A very scarce souvenir booklet that was produced for the occasion of the opening of the Blackburn (East) Power Station on October 21st 1921. The station was situated on the border of Rishton at Higher Whitebirk about three miles from the centre of Blackburn and was constructed by the English Electric Company and contained two 10,000 Turbo Alternator sets. Seven 50,000 Steam Generating Units. Four Water Cooling towers with pipework, and a complete Coal and Ash Handling Plant supplied by The English Electric Co.
The size of the booklet is approx. 240x160mm oblong format, that contains 24 pages and gives a brief description of the station and details of its origin and development and illustrated with superb photographs of the various stages of construction of the building and the giant alternators, switch boards and machinery that runs the station etc and at the rear is a fold-out diagram of the pipework.
Also of great ephemeral interest is the inclusion of the original Menu Card & Toast List that was to accompany the ceremony this menu card also doubles up as a small booklet with cut-away elevation plans of the building the Outside Elevation (N.W): Section through Boiler House: Section through Turbine House & through Offices and Switch Room.
THE BLACKBURN (EAST) GENERATING STATION
The ????? of the opening of the new Blackburn power station on October the 21st, 1921, provided an opportunity of publishing a brief description as it will be when completed and a ????? of the origin and development of ?? the stage in which a apply today.
For some years before the War, the need for an increased electrical power supply had been occupying the attention of the Blackburn Electricity Committee, and in 1912, Mr. Wheelwright, Engineer and Manager of the Electricity Department, submitted to the Corporation preliminary plans for a complete power station to contain two 5,000 kilowatt turbo alternation, with the necessary boilers and accessory plant. These plans were sympathetically received by the Corporation and after careful consideration a scheme based upon them was drawn up and submitted to the Board of Trade, which in 1914 gave its sanction for the work to proceed. As a result of this the requisite land was then bought, and it is upon this site that the present station is erected.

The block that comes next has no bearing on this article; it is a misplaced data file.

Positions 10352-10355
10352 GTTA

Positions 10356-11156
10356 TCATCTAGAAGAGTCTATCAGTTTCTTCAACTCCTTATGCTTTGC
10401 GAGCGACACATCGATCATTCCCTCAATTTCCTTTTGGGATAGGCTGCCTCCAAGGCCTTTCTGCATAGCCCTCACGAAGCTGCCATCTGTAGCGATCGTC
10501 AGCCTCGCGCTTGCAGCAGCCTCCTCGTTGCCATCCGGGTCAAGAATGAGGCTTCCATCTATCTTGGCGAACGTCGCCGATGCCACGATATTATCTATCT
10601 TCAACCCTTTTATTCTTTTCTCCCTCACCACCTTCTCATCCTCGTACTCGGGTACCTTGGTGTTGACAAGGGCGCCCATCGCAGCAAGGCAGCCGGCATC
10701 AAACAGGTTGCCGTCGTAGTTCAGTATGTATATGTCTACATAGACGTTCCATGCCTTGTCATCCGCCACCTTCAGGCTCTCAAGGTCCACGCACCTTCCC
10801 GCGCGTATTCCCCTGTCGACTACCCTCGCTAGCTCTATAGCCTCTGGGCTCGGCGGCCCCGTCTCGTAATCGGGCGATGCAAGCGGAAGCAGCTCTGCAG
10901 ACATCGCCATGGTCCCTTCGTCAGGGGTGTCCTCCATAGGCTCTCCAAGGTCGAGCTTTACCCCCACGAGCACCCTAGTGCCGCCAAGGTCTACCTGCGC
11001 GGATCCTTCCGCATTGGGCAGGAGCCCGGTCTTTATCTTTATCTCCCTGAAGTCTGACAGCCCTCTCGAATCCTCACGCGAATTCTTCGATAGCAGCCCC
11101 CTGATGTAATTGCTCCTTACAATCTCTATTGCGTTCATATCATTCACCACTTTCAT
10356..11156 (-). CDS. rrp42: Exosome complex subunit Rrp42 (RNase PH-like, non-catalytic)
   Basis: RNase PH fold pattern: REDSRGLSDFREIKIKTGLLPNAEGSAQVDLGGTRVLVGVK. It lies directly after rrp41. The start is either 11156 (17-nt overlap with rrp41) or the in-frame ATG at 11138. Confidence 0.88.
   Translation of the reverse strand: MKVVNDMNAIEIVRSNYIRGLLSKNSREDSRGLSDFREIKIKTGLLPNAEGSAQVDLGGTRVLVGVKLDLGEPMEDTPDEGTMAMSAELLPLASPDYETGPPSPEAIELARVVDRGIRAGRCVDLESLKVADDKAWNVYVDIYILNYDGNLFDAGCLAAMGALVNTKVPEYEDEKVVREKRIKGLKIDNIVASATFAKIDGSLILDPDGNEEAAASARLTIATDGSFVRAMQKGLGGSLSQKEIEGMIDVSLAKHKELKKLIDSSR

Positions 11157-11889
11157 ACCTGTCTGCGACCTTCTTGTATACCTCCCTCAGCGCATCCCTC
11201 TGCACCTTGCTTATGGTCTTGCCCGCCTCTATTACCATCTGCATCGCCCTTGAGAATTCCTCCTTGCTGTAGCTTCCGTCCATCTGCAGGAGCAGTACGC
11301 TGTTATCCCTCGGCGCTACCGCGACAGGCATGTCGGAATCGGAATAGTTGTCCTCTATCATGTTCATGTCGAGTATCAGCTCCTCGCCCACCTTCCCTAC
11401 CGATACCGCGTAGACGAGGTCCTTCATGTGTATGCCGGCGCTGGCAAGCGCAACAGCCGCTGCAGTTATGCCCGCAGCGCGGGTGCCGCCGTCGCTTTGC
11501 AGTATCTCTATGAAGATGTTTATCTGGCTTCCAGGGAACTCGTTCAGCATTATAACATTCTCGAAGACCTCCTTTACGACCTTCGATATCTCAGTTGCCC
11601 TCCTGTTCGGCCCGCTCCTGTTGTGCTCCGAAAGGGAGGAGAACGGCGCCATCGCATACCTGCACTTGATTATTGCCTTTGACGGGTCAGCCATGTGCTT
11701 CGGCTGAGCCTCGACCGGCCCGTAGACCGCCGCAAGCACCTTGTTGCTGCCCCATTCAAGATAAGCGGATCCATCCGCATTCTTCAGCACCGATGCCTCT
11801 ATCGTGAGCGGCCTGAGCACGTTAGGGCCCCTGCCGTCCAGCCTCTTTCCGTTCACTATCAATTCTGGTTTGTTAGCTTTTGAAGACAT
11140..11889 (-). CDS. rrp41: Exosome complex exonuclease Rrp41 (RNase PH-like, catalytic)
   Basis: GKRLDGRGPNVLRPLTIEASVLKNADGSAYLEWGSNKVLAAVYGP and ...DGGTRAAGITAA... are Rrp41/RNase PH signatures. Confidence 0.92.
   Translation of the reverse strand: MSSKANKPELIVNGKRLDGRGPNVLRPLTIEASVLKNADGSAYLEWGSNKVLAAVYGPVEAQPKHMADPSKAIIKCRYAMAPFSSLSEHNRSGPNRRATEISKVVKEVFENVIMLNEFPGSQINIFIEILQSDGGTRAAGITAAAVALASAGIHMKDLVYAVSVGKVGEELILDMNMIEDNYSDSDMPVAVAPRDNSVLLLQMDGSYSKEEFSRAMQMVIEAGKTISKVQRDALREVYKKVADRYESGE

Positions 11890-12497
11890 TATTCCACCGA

During the War the scheme was held in corpent, and in 1918 the Corporation returned to a consideration of the plans, it was found that the wider experience of the advantages of the electrical drive obtained under War conditions had led to such increased popularity of this form of power, that the demand for electricity in the district considerably exceeded that anticipated in 1914. The result was that the original plans were reconsidered and redrafted to make provision of a station of double the original capacity, and the present station will thus contain two turbo alternators, each of 10,000 kilowatts output.
Tenders for the comprehensive carrying out of these plans were invited, and that of The English Electric Company, Limited, was accepted by the corporation in August, 1919. On the following day the first sod was cut and the work initiated which was to lead to the erection of the first super-power station to be built under the auspices of the then recently appointed Electricity Commissioners.
It is with pleasure that we speak of the willing assistance
rendered by those whose goodwill and active support have added so much to the successful carrying out of the scheme. Mr. Wheelwright, whose services in drawing up the original plans have already been mentioned and who supervised the work of erecting the station on behalf of the Electricity Committee, has a wide experience of power station work, which he placed unreservedly at the disposal of the contractors and the value of his assistance has been inestimable. Sir John Snell himself and since their appointment, the Electricity Commissions under his chairmanship, have exhibited the warmest and most practical sympathy with the work.
The late Mr. Lawrence Cotton, Mayor and Chairman of the Electricity Committee in the early stages of the work, and latter Mr. William Thompson, who, as vice-chairman of the Electricity Committee at that time, will be seen laying the foundation stone in one of our illustrations, have rendered great service.
The present Chairman of the Committee, Mr. Hornby, has, since his election in November last, been a vigorous worker in connection with the undertaking, and has thus continued the activity in local affairs which to distinguished his father, Sir Harry Hornby, Bart.
Unfailing support has been given by the Town Clerk of Blackburn, Sir Lewis Beard, whose participation in the negotiations with the Electricity Commissionary has been of the utmost value.
Mention should also be made of the expordorious manner in which Mr. F. G. Mitchell, of the Mitchell Conveyor Company, prepared designs for the structure in such a way that the steel works were ordered within the first month of the contract, and during the progress and erection of the job no radical alterations were necessary, nor delay caused.
Work in connection with the station has been greatly facilitated, too, by the co-operation of the Blackburn Gas Department whose sidings have been freely placed at the disposal of the Electricity Committee, while the Leeds and Liverpool Canal Company, through their engineer, Mr. A. W. Stamfeld, have placed all possible facilities at the disposal of the Electricity Committee during the erection of the station.
Our acknowledgements would not be complete without reference to the Rishton Council and Officials, in whose urban district the station is situated. Nothing that lay in their power was left undone which could in any way have assisted the scheme in its developement.
The menu card folded out to show full plans of the power station.